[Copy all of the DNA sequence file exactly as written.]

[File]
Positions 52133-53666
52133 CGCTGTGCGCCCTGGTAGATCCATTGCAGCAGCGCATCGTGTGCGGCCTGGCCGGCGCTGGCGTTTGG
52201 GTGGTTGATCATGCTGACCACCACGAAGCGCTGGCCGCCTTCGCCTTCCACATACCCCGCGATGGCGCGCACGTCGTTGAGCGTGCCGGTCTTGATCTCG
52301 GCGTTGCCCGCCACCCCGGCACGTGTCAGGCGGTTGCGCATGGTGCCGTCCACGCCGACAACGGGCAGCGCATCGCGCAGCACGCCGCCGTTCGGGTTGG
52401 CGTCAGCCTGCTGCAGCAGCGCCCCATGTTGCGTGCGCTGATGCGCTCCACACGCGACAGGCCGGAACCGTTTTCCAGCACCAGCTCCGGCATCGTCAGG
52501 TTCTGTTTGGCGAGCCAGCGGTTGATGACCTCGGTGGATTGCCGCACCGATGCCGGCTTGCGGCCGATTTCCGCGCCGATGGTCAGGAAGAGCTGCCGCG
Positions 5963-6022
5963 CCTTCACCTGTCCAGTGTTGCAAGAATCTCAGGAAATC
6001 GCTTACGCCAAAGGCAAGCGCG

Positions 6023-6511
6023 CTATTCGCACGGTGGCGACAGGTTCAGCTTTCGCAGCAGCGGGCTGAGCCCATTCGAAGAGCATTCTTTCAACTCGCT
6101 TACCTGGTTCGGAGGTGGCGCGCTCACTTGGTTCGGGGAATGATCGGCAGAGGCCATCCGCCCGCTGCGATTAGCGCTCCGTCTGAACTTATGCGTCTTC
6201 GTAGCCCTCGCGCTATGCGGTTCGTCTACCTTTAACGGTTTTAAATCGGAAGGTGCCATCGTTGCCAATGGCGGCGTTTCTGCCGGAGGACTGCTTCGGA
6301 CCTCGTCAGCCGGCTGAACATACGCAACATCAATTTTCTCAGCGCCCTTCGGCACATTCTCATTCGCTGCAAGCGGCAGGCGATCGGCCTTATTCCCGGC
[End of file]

Positions 52133-53666
52133 CGCTGTGCGCCCTGGTAGATCCATTGCAGCAGCGCATCGTGTGCGGCCTGGCCGGCGCTGGCGTTTGG
52201 GTGGTTGATCATGCTGACCACCACGAAGCGCTGGCCGCCTTCGCCTTCCACATACCCCGCGATGGCGCGCACGTCGTTGAGCGTGCCGGTCTTGATCTCG
52301 GCGTTGCCCGCCACCCCGGCACGTGTCAGGCGGTTGCGCATGGTGCCGTCCACGCCGACAACGGGCAGCGCATCGCGCAGCACGCCGCCGTTCGGGTTGG
52401 CGTCAGCCTGCTGCAGCAGCGCCCCATGTTGCGTGCGCTGATGCGCTCCACACGCGACAGGCCGGAACCGTTTTCCAGCACCAGCTCCGGCATCGTCAGG
52501 TTCTGTTTGGCGAGCCAGCGGTTGATGACCTCGGTGGATTGCCGCACCGATGCCGGCTTGCGGCCGATTTCCGCGCCGATGGTCAGGAAGAGCTGCCGCG
Positions 5963-6022
5963 CCTTCACCTGTCCAGTGTTGCAAGAATCTCAGGAAATC
6001 GCTTACGCCAAAGGCAAGCGCG

Positions 6023-6511
6023 CTATTCGCACGGTGGCGACAGGTTCAGCTTTCGCAGCAGCGGGCTGAGCCCATTCGAAGAGCATTCTTTCAACTCGCT
6101 TACCTGGTTCGGAGGTGGCGCGCTCACTTGGTTCGGGGAATGATCGGCAGAGGCCATCCGCCCGCTGCGATTAGCGCTCCGTCTGAACTTATGCGTCTTC
6201 GTAGCCCTCGCGCTATGCGGTTCGTCTACCTTTAACGGTTTTAAATCGGAAGGTGCCATCGTTGCCAATGGCGGCGTTTCTGCCGGAGGACTGCTTCGGA
6301 CCTCGTCAGCCGGCTGAACATACGCAACATCAATTTTCTCAGCGCCCTTCGGCACATTCTCATTCGCTGCAAGCGGCAGGCGATCGGCCTTATTCCCGGC